Obama announces Budget set to grow deficit before cutting it by 2013 (+ analysis); US to build missile shield in Middle-East; Nuclear powers stalling on non-proliferation; Taiwan to buy $6.4 billion in arms; and more
Top of the Agenda: Obama Budget Concerns
US President Barack Obama announces (WSJ) his 2011 budget Monday in a difficult effort to rein in the country's ballooning debts without harming the fragile economic recovery. His $3.8 trillion budget proposal projects the deficit to rise to a record $1.6 trillion this year, but drop to roughly $700 billion, or 4 percent of gross domestic product, by 2013. Obama plans to rely on a new debt commission to propose recommendations for reducing the deficit to 3 percent of GDP by 2015, as he promised. He plans to ask for increases to spend on education and civilian scientific research, while cutting programs such as the National Park Service's Save America's Treasures and Preserve America grant program and the Advanced Earned Income Tax Credit for low-wage workers.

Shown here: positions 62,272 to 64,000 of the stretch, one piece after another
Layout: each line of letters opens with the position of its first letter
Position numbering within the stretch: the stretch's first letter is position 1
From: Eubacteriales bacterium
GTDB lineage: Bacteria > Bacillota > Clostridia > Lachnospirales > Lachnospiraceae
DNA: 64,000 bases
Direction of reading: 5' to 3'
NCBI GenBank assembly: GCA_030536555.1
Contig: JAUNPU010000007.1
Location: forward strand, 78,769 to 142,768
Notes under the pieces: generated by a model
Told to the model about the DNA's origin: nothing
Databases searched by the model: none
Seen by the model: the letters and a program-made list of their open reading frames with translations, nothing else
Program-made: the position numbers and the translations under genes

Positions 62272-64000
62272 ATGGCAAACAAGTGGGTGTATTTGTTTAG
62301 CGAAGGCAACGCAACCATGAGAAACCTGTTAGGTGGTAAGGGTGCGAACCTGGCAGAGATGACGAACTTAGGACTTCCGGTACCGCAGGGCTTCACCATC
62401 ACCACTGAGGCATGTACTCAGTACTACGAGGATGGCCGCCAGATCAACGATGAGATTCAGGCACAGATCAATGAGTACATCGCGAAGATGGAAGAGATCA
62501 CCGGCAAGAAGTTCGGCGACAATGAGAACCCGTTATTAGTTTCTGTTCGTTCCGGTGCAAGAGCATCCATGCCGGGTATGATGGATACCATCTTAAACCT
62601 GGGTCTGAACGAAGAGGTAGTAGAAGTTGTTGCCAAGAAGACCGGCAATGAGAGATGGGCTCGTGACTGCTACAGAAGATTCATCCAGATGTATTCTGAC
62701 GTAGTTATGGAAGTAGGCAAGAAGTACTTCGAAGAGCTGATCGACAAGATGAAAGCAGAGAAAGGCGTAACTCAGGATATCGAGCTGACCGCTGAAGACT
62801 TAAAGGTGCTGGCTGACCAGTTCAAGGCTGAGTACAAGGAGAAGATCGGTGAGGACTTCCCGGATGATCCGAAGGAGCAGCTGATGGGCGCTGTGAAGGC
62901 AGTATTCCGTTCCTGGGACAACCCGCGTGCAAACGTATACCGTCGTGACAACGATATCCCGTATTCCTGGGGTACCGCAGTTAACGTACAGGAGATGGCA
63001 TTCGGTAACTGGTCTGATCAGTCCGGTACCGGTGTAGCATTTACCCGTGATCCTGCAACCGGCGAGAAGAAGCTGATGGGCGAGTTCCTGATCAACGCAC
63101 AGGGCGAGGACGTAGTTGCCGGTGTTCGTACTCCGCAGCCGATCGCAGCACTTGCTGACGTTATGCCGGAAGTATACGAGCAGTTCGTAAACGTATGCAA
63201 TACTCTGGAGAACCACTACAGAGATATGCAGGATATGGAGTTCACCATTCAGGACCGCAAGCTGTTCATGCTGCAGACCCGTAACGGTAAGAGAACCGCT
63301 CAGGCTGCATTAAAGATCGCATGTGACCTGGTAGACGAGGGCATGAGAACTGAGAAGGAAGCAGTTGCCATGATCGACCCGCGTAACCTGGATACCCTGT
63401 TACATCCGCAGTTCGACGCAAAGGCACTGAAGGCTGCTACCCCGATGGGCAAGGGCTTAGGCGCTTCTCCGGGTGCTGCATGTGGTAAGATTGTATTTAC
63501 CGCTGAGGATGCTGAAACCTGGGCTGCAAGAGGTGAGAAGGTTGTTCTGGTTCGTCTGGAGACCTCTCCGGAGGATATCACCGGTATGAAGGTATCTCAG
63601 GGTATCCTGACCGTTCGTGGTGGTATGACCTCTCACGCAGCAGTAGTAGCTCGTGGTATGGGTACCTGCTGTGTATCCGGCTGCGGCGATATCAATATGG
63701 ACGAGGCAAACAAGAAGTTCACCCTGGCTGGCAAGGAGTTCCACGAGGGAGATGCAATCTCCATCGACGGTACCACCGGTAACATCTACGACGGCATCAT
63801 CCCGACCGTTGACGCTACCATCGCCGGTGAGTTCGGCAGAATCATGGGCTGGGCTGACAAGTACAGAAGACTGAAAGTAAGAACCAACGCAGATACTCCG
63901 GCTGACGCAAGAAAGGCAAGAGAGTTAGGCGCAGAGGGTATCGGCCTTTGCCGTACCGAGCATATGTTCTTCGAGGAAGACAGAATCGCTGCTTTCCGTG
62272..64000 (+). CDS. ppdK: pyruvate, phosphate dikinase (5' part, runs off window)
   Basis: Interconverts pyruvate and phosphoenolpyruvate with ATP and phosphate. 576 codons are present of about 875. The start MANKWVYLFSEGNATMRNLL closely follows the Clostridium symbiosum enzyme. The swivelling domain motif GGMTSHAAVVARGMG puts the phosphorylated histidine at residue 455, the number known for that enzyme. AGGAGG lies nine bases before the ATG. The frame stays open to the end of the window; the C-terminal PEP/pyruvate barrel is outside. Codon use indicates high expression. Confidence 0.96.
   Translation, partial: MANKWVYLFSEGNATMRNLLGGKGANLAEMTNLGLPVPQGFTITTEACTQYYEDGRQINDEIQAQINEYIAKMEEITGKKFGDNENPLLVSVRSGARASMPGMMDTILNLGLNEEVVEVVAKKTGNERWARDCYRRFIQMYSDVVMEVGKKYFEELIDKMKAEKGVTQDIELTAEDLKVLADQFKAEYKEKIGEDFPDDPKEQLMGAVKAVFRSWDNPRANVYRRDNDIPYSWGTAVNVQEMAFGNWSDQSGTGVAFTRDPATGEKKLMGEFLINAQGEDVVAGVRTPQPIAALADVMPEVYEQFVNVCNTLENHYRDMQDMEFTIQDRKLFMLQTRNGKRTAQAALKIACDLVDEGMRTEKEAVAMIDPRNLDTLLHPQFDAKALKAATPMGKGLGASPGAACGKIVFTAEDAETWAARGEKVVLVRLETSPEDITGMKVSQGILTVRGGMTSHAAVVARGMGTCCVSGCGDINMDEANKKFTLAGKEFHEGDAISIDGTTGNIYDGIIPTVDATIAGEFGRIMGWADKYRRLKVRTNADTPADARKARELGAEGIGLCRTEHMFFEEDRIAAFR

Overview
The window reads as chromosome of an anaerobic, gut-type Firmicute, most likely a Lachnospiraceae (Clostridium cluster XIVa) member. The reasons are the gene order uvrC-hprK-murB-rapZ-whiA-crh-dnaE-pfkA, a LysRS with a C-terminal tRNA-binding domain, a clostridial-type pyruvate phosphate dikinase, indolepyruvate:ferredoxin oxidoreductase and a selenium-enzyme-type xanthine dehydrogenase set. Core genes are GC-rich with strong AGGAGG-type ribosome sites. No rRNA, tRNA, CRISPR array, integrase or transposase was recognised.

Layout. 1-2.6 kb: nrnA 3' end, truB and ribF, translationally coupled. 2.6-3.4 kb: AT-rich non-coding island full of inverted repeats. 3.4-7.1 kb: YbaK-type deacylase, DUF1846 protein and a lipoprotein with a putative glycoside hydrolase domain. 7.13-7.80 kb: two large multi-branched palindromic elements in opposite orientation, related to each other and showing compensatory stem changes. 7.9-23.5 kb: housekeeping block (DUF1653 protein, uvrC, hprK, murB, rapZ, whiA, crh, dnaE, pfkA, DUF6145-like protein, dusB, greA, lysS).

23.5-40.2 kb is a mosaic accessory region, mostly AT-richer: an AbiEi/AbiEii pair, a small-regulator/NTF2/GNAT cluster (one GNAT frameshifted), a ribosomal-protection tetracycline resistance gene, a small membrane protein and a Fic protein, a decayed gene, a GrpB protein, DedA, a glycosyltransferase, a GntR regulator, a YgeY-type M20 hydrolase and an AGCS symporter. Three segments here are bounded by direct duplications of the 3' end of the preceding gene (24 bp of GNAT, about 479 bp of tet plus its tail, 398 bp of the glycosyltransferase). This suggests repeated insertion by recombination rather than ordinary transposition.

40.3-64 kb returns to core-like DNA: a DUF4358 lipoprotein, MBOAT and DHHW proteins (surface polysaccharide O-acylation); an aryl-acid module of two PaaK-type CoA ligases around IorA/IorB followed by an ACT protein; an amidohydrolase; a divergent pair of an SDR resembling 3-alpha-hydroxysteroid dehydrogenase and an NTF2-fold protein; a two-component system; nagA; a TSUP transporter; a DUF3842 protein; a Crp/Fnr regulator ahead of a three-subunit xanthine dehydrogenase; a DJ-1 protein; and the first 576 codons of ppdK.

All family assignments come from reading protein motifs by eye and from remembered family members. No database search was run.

Obama's 2011 defense budget will avoid (WashPost) the controversial weapons cuts of last year's budget, while continuing to shift funds into weapons programs such as helicopters, unmanned planes, and Special Operations units for Afghanistan and Iraq.
The budget will be accompanied by a congressionally mandated Quadrennial Defense review, which asks the Pentagon to focus more on wars in which enemy forces hide among the populace, predicting a future dominated by "hybrid" wars where traditional states fight more like guerrillas.
A Wall Street Journal editorial says the bipartisan deficit commission is being sold as a way to force Congress to reduce federal borrowing, but really provides Democrats with political cover to raise taxes.
In the Financial Times, Clive Crook says American voters want more public services than they are willing to pay for and that the "live now, pay later" mentality that caused the economic collapse prevails. He recommends linking specific programs with specific taxes to make public choices clearer.
In this CFR Podcast, economists Allan Meltzer and Martin Baily discuss the economic and political implications of Obama's economic proposals and the reappointment of Federal Reserve Chairman Ben Bernanke.
PACIFIC RIM: US-China Relations on Taiwan
Chinese state media criticized (Reuters) the United States for a planned $6.4 billion arms sale to Taiwan, further straining the countries' bilateral relations.
Tibet-China: China said it would make no concessions (Xinhua) on Tibet's sovereignty in talks between Chinese leaders and envoys to the Dalai Lama in Beijing.